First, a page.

This book considers what drives lawyers’ dedication to work alongside and on behalf of some of the most despised members of society, and why it is so important that they do, and do so well. It will find a captive audience with anyone interested in criminal justice and the ethical standards that underpin it, writes Richard Hanstock.
How Can You Represent Those People? Abbe Smith and Monroe H. Freedman (eds.). Palgrave Macmillan. 2013.
“The ethical quandaries of defending [are not] the [most] important issues confronting the criminal justice system” (p. 10). This statement is as true in Britain as it is for its American author. Today, criminal barristers across England and Wales are going on strike. They will refuse to enter courtrooms and will instead meet outside courthouses to send a message to the government. That message is clear: the proposed fee cuts go too far, and are the product of a government recklessly unconcerned with the quality of advocacy in the British criminal justice system.
It is hoped that press coverage of the strike will counteract ‘misinformation’ about barristers’ earnings and generate public support for the plight of both defence and prosecution advocacy. It will also revive old questions, like what price justice? and aren’t we too soft on our criminals? – and, of course, how can lawyers represent those people anyway?
The latter is the perennial ‘dinner table question’ asked of every criminal lawyer. It is all the more pertinent in light of the war on fees waging today. Every lawyer has their own answer to that question – often several answers – and this unique book draws many of those answers together. It is a question that is answered publicly as well as privately, and is as much about personal motivation as it is about justifying one’s private motivations to others. This is a book about what it is that drives lawyers’ dedication to work alongside and on behalf of some of the most despised members of society, and why it is so important that they do, and do so well.
Although this is an American book written by American lawyers, the themes with which its authors engage are global in application. Issues of ethics are intelligently and articulately combined with stories of race, gender, class, age, sexuality, upbringing, anger, hypocrisy, prejudice, patriotism, pride, grief, forgiveness and more. Each essay is simultaneously biographical, autobiographical and a treatise on morality, as the authors illustrate general points of moral principle with specific real-world experiences drawn from the lives of the lawyers that wrote them and the clients they have represented. Reflecting on their work defending those facing the death penalty, Montross and Shapiro write “[i]t is truly our clients’ stories that keep us going” (p. 120). I can speak to the motivating power of this sentiment from my work as a capital casework intern in Texas. This book is full to bursting with such stories.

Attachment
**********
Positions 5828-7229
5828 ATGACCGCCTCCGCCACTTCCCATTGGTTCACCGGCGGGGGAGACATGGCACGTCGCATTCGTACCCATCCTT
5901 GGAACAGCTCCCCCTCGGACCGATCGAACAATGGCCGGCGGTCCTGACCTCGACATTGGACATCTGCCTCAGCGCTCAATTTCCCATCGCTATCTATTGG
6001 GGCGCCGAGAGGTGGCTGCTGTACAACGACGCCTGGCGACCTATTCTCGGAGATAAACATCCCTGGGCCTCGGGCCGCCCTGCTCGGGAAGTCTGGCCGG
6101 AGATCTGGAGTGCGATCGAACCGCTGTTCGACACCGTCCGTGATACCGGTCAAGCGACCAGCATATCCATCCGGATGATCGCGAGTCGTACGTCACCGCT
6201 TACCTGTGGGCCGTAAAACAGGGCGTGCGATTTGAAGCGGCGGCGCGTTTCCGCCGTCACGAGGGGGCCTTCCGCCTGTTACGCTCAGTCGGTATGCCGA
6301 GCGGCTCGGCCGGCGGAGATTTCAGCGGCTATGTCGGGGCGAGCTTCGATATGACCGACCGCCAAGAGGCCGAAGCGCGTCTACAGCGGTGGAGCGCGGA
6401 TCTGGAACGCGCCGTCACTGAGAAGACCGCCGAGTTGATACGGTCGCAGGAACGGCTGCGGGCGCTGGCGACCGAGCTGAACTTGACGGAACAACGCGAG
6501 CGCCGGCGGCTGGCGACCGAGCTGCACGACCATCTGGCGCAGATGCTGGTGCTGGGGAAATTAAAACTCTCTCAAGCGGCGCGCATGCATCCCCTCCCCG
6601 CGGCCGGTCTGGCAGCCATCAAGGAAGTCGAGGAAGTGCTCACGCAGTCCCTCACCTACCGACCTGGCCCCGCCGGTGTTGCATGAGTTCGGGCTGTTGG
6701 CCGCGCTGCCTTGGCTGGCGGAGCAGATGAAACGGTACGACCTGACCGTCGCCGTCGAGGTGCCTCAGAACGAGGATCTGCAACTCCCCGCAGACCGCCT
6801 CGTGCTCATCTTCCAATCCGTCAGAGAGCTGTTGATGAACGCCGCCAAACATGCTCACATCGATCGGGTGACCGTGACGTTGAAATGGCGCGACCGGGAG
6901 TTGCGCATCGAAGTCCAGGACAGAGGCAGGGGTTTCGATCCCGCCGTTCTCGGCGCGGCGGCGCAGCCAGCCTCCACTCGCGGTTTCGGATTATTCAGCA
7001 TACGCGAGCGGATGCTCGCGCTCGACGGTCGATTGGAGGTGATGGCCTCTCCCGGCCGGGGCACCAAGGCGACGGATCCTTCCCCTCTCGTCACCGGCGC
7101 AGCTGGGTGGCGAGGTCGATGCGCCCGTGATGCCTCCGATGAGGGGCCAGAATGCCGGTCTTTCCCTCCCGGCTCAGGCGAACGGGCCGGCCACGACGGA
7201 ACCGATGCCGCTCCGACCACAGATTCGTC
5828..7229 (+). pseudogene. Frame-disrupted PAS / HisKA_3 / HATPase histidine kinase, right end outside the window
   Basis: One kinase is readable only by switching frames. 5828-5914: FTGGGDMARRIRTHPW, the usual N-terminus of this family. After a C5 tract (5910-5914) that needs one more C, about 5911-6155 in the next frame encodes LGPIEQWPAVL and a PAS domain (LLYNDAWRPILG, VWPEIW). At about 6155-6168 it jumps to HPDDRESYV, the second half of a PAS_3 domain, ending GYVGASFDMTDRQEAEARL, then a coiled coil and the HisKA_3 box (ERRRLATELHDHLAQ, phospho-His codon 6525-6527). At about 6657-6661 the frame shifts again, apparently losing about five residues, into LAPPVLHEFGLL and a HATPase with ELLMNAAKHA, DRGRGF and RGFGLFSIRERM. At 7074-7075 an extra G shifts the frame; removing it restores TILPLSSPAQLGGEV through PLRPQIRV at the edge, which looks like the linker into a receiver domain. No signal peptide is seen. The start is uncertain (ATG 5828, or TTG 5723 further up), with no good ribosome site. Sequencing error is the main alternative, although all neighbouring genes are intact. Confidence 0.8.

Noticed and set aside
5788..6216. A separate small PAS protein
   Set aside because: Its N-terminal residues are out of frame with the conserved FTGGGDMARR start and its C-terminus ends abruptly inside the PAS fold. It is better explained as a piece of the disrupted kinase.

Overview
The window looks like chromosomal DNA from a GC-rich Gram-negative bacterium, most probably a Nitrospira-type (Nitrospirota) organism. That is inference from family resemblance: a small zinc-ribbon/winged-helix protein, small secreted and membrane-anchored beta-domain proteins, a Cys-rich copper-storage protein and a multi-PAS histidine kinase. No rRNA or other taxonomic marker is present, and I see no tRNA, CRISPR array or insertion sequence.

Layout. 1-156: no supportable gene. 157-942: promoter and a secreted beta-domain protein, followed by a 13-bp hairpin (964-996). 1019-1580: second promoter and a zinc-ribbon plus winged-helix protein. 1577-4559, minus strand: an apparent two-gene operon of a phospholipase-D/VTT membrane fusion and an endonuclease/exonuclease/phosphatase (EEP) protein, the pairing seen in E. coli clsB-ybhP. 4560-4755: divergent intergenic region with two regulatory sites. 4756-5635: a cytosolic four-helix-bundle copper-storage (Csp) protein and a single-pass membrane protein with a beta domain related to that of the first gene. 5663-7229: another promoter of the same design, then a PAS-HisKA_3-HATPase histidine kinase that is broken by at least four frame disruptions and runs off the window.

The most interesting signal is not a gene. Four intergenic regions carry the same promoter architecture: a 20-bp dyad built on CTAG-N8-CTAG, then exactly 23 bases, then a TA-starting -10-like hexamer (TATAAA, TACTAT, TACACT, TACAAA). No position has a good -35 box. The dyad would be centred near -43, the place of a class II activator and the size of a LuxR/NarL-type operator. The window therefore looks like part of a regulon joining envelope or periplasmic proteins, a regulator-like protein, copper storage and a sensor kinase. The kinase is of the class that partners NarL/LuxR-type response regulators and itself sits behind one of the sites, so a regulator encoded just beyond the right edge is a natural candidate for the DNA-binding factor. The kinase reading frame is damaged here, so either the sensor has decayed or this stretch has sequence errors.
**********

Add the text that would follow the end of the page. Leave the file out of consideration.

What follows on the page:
So broad is the spectrum of answers to the question posed that it is not possible fairly to summarise them all in this short review. Some resound with me as I consider my own answer – that we are all better than the worst thing we have ever done, yet we tend to label our criminals, and those accused of being criminals, as ‘others’ who have somehow ‘forfeited’ their basic human rights. Dostoevsky wrote that one can judge a society by how well it treats its prisoners: for a criminal lawyer such values are internalised and directed towards a career of speaking on behalf of those whose rights are in jeopardy. For David Singleton, “[t]he reason I come to work every day is not to make the community safer, but to be the voice of clients others would rather ignore” (p. 155). For Alice Woolley, “protecting human dignity isn’t just important, it is important to me, and a life spent doing that will be one I experience as worthwhile” (p. 208). Woolley emphasises the necessary subjectivity that makes a collection of essays, rather than a general textbook, the proper format for the present volume.
Babcock’s concern is that an inequality of arms between prosecution and defence is systemic and “wilfully defective” in the criminal justice system (p. 11), the “real question” instead being ‘how can [one] fail to defend?’. There has been extensive debate in recent weeks amongst criminal barristers about precisely this – how to reconcile our utmost dedication to the client with the desperate need for strike action. That the failure to defend on 6th January – albeit only for a few hours – causes such an ethical quandary for our barristers is itself a testament to the very values that are in jeopardy. The message from the Bar is not as selfish as it might at first appear. The concern is for the continuation of the same quality of work and ethical standards that are being exploited in further cutting back the resources that are available to defendants in particular. It is this context that makes this short and engaging volume so relevant to informed debate about the future of legal ethics. It will find a captive audience not only amongst lawyers new and old, but with anyone interested in criminal justice and the ethical standards that underpin it. Highly recommended.
Richard Hanstock is a pupil barrister at Three Raymond Buildings. He has worked on death row appeals for the Texas Defender Service in Austin and now practices in criminal law and related disciplines. He is a Visiting Scholar at the Institute of Criminology, University of Cambridge, where he explores the criminology of the Internet. His current research, generously supported by the ESRC, focuses on sentencing in computer misuse cases. He has a LinkedIn profile, and blogs at ecrimeblog.com. Read more reviews by Richard.